This is my baby boy, Flash. Cute, huh? He has a sister, Patches, who's slightly nuts. They're litter mates, nearly six years old, Australian Shepherd mixes, their daddy being the German Shepherd next door who snuck into the yard one day, uninvited. Of the six pups, Flash and Patches most resembled the Aussie breed, leading Amy Dawn (their first mom) to take them home. They came to us, three years ago, complete with records and baby pictures.
Fifteen years ago, the Hunny and I were expecting our first child, and right about January, we decided to get a dog, to test our parenting styles and teach us to work together. A cat, bunny, fish, mice, cockatiel and a snake weren't enough, presumably because none of them were trainable. Certainly not the cockatiel. So we argued endlessly about the type of dog to get (he wanted a Golden or a Lab, and I wanted a mutt - we each had our "very good reasons"), then headed to the nearest kennel to find the dog of our dreams, a pedigreed dog who would make us happy and listen to all our commands and be a dream to house break. The good, obedient wife that I was (was? did that change?), I agreed to a Golden or a Lab.
There were no Goldens or Labs at the kennel. Lots of little drop kick dogs, which we both agreed weren't an option (my apologies to those of you who know and love and own drop kick dogs), but nothing that resembled what we were looking for. Then we saw her - the four month old Australian Shepherd who'd been there way too long. They were willing to give the buyer a big discount because of her age. We knew absolutely nothing about Aussies, had never heard of them, were told that it was a relatively new breed in the States, not yet recognized by the AKC. Also that there were far fewer genetic issues with the breed, since over-breeding wasn't yet an issue (part of our breed vs. mutt argument). She was the perfect middle ground for us, the perfect size (she was always about 60 pounds), extremely intelligent, gorgeous.
We hesitated, but asked them if we could spend some time with her. Her eyes sparkled with mischief, her nub of a tail wagged, her long legs pranced, and the ears, cocked at a jaunty angle, sealed the deal. We fell madly in love. Took her home and named her Clee-o. And learned some of our first lessons in parenting. For instance, never leave a young child unattended for more than 5 seconds. We came home one afternoon, after she'd been in our bathroom, and found the biggest toilet paper and towel mess imaginable. (That's our Tiger cat, checking out the damage, filling out reports to send back to the main office with our claim. The deductible was too high so nothing was covered)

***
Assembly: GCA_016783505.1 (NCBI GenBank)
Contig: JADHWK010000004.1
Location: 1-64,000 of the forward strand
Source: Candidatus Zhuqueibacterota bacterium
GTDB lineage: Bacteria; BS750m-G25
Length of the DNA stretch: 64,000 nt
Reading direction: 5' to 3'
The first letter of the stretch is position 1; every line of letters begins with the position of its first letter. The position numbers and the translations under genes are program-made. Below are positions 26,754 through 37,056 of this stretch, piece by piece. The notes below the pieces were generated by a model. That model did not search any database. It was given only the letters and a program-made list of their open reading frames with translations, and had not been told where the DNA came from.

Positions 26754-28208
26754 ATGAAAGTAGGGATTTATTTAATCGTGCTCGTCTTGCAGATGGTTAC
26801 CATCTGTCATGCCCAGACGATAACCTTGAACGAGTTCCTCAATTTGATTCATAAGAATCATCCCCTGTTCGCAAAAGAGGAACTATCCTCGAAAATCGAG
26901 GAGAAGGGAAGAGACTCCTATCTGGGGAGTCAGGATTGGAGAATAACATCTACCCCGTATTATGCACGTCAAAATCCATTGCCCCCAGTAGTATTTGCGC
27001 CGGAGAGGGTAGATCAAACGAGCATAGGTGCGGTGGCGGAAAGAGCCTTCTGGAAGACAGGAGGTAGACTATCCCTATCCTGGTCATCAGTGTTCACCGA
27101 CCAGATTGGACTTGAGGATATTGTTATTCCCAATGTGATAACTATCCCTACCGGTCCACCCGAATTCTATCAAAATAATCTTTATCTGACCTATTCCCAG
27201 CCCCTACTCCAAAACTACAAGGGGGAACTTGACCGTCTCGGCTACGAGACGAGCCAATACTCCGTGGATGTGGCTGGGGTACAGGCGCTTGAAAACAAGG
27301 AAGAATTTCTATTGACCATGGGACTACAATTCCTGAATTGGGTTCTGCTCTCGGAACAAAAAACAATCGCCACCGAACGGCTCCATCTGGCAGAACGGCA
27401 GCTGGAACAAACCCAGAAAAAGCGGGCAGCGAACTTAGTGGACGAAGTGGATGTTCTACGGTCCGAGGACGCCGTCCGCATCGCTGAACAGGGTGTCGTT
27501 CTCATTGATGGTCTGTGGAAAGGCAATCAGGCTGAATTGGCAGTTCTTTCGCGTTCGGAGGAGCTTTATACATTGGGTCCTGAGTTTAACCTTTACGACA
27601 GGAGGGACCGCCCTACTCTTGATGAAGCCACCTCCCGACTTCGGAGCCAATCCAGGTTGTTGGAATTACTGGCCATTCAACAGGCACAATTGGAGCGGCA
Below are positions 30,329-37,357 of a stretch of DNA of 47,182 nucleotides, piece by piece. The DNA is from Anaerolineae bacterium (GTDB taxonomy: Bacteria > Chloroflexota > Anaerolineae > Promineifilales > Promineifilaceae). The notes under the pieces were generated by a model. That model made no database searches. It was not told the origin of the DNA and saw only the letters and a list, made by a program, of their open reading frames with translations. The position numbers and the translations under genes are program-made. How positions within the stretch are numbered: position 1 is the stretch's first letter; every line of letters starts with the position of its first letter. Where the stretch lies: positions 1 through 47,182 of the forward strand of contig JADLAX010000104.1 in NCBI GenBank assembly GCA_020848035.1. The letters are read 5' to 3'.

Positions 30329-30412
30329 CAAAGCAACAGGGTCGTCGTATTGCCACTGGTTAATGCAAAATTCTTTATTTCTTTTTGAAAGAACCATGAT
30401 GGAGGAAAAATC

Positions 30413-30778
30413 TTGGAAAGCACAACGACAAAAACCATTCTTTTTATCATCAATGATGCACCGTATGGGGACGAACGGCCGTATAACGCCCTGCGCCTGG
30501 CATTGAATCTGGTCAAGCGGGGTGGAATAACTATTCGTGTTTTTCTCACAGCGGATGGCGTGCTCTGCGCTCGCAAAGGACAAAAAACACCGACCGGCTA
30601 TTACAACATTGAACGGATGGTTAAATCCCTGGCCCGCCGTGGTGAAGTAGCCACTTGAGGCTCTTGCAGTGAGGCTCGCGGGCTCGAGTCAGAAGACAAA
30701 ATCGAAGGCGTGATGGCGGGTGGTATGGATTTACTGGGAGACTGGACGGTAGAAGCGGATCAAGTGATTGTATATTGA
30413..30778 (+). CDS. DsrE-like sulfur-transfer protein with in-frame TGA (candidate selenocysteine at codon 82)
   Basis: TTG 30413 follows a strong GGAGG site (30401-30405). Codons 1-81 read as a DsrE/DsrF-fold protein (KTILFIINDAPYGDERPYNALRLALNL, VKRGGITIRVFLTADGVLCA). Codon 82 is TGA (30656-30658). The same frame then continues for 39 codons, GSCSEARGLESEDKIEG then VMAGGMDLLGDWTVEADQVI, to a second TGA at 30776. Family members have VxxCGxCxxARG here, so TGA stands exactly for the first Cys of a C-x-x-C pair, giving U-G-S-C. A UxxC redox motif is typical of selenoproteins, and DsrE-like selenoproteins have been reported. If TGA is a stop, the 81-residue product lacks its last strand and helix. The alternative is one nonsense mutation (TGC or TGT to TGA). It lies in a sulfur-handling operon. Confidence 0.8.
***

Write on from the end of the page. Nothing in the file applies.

Clee-o was an exceptionally bright dog, training us more than the other way around. We had more towels, blankets and clothing (and toilet paper) shredded than we knew what to do with. She certainly kept us on our toes. And eventually she taught us how to parent, though in some instances, it was after her death. We were privileged to have her for all of twelve years.
Honestly? Clee-o had a triple layer of fur, and was three different colors, making any carpet unacceptable. The dark carpet showed up the white fur and the beige carpet was COATED in black. One of the things I loved about our last home was the tile and my Swiffer, sweeping up that fur every single day, piles and piles of it. Hunny said for years, "We're never getting another dog! Definitely never another Aussie!" I'm not the greatest housekeeper and I'd have had to keep vacuuming round the clock to keep up with her fur, but it broke my heart to think that we might never have another.
The last year or so of her life, I started to pine for another Aussie, knowing she'd be gone. Hunny wanted none of it, so I stopped asking or even hinting. I certainly couldn't promise to be a better housekeeper (been there, done that, bought the lousy t-shirt, failed). Then Clee-o developed bone cancer in her shoulder and the vet wanted to put her down. I took her home on a Monday so we could say goodbye as a family. She was the only dog my kids had ever known.
That last week of Clee-o's life was one of the most intense I've ever known. A very good friend arranged for people to bring meals to us in the evenings. Friends stopped by to say goodbye. The kids struggled with it, but each got to love on her. I cried the entire week, heartbroken that my first baby was leaving us for good, grieving all the ways I'd failed her over the years and could have been a better mom. And the day we put her down, I was at peace. Sad that she was our first and last dog, but at peace.
The Hunny started to crumble a couple of days from the finish line, but the night of Clee-o's passing was the last straw for him. He broke down and sobbed like I've never seen a man do. The regret of how he could have loved her and cared for her better struck home. What it meant to him as a parent, how she was patient and obedient, always expecting only our love and loyalty, willing to always please - it all sunk in at once. It broke his heart. That night he began searching the online Aussie Rescue League in Florida for a new Aussie. About the time I was cleaning behind the furniture and finding piles of hair, thinking maybe it wasn't such a bad idea to leave the breed alone.
The second night we were online we found Flash and Patches. Maybe someday I'll tell you their story, about the neighbor, the gunshot wound, the abuse by the foster parent, how we came to have them. For now it's enough to know that my Hunny is a changed man and wanted not one, but TWO Aussies. And that they arrived the day before Mother's Day. Fully house broken, might I add. And that we love them whole heartedly. Triple fur coat and all.
Until I write again ...